Gephardt Institute names faculty scholars in community-based teaching and learning

The Gephardt Institute for Public Service at Washington University in St. Louis has announced faculty scholars receiving Innovation Grants for Community-Based Teaching and Learning.

Community-based teaching and learning, also known as service-learning, is a pedagogy that is growing across all disciplines. These courses are distinguished by learning activities in service to an organization or community, course content and assignments connected to the service, and faculty oversight.

The grants provide faculty members with financial support for curriculum development and implementation. Faculty scholars join previous grant recipients in a cohort that meets to discuss common challenges and share successful strategies in community-based teaching and learning.

The Gephardt Institute also offers technical expertise to faculty in key areas of community-based teaching and learning such as assignments reflecting on service, evaluation methods and tools for working effectively with community partners.

Faculty recipients for 2011-12 are:

Forrest Fulton, visiting assistant professor of architecture in the Sam Fox School of Design & Visual Arts. Students in “City Studio Design-Build at Patrick Henry School in Columbus Square” will work with the school and community to strengthen the design of a shared garden.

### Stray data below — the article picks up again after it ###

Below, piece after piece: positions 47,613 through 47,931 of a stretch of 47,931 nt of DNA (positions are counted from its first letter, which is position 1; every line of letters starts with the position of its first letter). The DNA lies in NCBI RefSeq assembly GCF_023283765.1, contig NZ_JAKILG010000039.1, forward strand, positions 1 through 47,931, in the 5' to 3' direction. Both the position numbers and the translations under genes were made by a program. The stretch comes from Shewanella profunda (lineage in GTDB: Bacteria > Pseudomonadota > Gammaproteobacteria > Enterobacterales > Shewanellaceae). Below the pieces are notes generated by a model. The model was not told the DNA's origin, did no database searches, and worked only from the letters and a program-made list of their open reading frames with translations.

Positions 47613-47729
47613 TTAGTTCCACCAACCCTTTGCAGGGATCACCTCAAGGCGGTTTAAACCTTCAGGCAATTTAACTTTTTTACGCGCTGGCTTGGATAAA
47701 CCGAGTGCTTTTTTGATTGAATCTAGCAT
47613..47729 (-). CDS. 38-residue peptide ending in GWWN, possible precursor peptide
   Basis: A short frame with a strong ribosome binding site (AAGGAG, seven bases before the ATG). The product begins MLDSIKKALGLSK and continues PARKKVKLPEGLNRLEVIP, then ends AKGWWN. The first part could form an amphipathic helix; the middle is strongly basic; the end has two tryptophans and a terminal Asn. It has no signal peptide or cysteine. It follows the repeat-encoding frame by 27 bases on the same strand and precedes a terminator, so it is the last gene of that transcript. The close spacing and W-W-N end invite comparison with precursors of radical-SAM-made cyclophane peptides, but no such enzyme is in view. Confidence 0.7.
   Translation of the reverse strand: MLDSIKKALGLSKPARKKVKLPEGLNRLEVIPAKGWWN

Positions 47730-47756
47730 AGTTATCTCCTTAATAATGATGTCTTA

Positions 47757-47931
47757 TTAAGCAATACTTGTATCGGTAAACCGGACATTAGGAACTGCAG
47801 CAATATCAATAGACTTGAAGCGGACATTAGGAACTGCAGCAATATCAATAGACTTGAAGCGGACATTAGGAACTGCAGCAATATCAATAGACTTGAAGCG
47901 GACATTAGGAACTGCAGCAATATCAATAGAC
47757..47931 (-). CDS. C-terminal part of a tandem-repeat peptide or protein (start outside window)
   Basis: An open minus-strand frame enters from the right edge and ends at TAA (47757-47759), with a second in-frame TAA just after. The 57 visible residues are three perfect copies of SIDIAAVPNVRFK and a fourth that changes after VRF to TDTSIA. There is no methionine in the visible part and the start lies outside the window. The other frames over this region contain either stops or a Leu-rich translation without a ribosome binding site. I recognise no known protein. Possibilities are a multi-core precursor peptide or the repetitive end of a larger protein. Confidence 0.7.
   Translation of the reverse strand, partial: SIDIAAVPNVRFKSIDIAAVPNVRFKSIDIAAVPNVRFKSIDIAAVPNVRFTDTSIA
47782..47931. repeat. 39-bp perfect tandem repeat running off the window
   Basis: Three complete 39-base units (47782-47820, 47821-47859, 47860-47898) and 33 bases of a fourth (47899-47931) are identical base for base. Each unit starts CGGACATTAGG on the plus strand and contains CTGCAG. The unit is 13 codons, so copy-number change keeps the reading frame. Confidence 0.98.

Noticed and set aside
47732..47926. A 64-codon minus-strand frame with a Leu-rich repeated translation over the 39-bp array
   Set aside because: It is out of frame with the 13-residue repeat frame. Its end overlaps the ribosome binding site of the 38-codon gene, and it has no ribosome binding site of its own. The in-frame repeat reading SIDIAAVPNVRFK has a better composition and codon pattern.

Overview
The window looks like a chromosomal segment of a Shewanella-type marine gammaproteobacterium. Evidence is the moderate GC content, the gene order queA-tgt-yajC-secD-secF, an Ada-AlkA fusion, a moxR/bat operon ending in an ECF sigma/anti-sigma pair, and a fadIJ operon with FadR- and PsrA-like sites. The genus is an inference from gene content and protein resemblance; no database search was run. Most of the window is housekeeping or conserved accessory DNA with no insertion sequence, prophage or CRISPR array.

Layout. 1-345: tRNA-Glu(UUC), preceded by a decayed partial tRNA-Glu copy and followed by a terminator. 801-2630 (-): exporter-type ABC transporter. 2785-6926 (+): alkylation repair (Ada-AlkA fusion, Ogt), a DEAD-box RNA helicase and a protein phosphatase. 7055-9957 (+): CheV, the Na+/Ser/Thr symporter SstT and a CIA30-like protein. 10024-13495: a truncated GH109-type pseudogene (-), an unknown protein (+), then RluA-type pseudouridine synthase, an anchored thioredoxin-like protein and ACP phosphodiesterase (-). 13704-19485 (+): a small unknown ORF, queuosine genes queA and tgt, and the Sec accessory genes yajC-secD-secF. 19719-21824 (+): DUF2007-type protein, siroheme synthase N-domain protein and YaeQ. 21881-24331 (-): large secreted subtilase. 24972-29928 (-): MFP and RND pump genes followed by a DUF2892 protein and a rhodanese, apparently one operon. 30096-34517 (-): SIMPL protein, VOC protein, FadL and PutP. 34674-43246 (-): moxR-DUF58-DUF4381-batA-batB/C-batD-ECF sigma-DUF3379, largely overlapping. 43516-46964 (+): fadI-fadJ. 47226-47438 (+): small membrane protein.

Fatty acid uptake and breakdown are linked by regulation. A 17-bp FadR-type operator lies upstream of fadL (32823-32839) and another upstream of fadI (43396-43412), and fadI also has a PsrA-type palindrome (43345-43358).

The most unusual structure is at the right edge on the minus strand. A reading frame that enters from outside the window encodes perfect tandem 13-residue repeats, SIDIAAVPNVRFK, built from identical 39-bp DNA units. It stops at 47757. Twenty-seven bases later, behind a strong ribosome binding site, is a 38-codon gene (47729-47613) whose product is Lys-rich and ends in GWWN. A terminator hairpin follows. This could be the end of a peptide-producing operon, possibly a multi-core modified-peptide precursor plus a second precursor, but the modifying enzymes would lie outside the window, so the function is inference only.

John Trelawney Hoal, PhD, associate professor of architecture and chair of the Master of Urban Design Program in the Sam Fox School of Design & Visual Arts. Students will work with members of the Forest Park Southeast neighborhood to create an overarching sustainability plan through the course “Contemporary Practices of Sustainable Urbanism.”

Ignacio Infante, PhD, assistant professor of comparative literature in Arts & Sciences. Students in the “World-wide Translation: Language, Culture, Technology” course will engage with community partners by providing a variety of translation services.

Glenn Davis Stone, PhD, professor of sociocultural anthropology and of environmental studies, both in Arts & Sciences. Through the “Village India Program,” students will teach lessons at Pai Junior College in Andhra Pradesh, India, and participate in other village activities.

Karen Tokarz, JD, the Charles Nagel Professor of Public Interest Law & Public Service, director, Civil Rights and Community Justice Clinic, and director, Negotiation and Dispute Resolution Program in the School of Law; and C.J. Larkin, JD, administrative director of the Negotiation and Dispute Resolution Program and lecturer in law. The grant will support students in “Civil Rights & Community Justice Clinic” to develop informational community resources.

Women, Gender, and Sexuality Studies Program in Arts & Sciences. A departmental grant will support a range of community-based courses taught by Jami Ake, PhD, assistant dean in the College of Arts & Sciences; Barbara Baumgartner, PhD, senior lecturer, Women, Gender, and Sexuality Studies Program; Amy Eisen Cislo, PhD, interim associate director and lecturer, Women, Gender, and Sexuality Studies Program; and Susan Stiritz, PhD, senior lecturer, Women, Gender, and Sexuality Studies Program.

For more information about community-based teaching and learning at Washington University, visit .